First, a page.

Cody Ross isn’t just one of the nicest guys in Major League Baseball. The Arizona Diamondbacks outfielder is also a Miley Cyrus fan. So much so, he walked out to her song “We Can’t Stop,” due to a recommendation by his good buddy, Atlanta Braves second baseman Dan Uggla. The song must have worked, because Ross goes into the All-Star break with hot hands, both in terms of hits and fielding. The 10-year veteran, who came to the Diamondbacks this year after being a free agent from the Boston Red Sox, won a World Series with the San Francisco Giants in 2010 and has become a Diamondbacks leader. He’s hit 25 RBIs, making him one of the most consistent players on the team — a characteristic he thinks is key for the Diamondbacks to a win a World Series this year. Keep reading for the 32-year-old Scottsdale resident’s outlook on the team, as well as to hear five reasons why he’s loved living in the Valley since buying a home in Arizona in 2005.
What brought you to Arizona?
I moved here at the end of 2005. The weather in the off-season brought me here to work out and train. I fell in love with it and moved here.
Why were the Arizona Diamondbacks the best team for you to play on now?
Geographically, it made the most sense. Being a free agent, it’s pretty cool you get to choose what team you want to play for. The problem is, sometimes the teams you want to play for don’t come knocking at your door. My family and I were hoping to land on the West Coast somewhere to be closer to home (in New Mexico), and being blessed by the Diamondbacks calling and being able to strike a deal, we couldn’t be happier.
Obviously, I wanted to be on a team that was going to win and succeed the next few years. That was a big part of it, too. I knew this team was really talented, being one year removed from being a division champion in 2011, and there is a lot of young good pitching and guys who can swing the bat and play good baseball. All of it made sense, and I’m happy I get to be a part of it.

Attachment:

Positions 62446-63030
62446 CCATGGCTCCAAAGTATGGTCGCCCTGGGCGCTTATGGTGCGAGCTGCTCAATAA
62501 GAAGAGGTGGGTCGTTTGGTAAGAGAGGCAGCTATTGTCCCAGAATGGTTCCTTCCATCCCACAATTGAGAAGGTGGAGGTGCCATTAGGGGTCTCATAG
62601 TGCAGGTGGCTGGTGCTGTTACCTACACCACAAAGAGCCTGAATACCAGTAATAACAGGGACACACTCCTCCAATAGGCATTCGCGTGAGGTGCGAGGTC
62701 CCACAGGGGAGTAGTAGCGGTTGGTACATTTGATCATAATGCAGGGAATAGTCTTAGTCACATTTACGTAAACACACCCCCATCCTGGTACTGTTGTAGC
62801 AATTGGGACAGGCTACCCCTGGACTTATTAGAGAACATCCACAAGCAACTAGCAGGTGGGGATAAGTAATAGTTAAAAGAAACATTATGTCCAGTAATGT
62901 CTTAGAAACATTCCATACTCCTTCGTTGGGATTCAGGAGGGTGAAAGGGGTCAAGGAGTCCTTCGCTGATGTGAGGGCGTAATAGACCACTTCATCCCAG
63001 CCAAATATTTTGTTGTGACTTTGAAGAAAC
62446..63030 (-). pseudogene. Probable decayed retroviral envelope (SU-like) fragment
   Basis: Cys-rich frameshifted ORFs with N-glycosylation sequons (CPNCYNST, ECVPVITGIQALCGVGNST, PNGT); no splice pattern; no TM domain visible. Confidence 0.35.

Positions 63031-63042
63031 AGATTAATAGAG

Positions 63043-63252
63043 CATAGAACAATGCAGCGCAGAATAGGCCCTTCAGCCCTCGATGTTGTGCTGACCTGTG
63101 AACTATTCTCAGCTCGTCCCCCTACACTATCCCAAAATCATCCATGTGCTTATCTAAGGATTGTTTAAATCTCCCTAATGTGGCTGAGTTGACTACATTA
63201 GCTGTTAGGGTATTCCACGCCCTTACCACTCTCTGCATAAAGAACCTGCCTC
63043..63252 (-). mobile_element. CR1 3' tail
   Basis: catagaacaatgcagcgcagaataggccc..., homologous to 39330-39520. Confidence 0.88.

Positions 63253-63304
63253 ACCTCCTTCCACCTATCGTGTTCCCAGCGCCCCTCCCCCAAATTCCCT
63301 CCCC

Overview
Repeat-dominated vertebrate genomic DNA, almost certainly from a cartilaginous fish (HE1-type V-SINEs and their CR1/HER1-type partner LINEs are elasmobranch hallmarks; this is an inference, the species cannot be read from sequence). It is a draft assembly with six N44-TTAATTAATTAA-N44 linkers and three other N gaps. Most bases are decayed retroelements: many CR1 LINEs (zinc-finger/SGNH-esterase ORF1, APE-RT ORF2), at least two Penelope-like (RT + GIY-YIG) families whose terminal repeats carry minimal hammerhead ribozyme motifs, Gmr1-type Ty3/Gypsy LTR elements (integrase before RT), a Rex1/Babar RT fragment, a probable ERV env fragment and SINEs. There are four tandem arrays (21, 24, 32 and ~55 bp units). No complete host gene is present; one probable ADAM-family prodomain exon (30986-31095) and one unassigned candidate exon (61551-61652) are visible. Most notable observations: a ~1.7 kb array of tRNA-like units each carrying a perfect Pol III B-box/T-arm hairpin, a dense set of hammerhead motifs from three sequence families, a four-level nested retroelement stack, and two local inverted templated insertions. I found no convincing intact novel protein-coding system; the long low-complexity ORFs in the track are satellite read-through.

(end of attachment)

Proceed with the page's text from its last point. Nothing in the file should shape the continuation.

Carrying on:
How would you characterize Arizona’s fans and the baseball atmosphere here?
It’s a little different as far as this is such a big city, and baseball hasn’t been around here as long as some of the teams I’ve played for in the past, like the Dodgers, Giants and Red Sox, but that just take time. There are a lot of people who aren’t from this part of the country, and a lot of transplants who move here for the weather in the off-season, like myself.
We have a great fan base here, and there are a lot of die-hard Diamondbacks fans. Hopefully, they will only get stronger for years to come, and obviously, winning helps. When you win, people tend to jump on the bandwagon. Five or six years ago, being in San Francisco in 2007 or 2008, the place was empty. They built a strong, competitive team, and now they pack the place in everyday. Winning helps, and hopefully that’ll be the case here.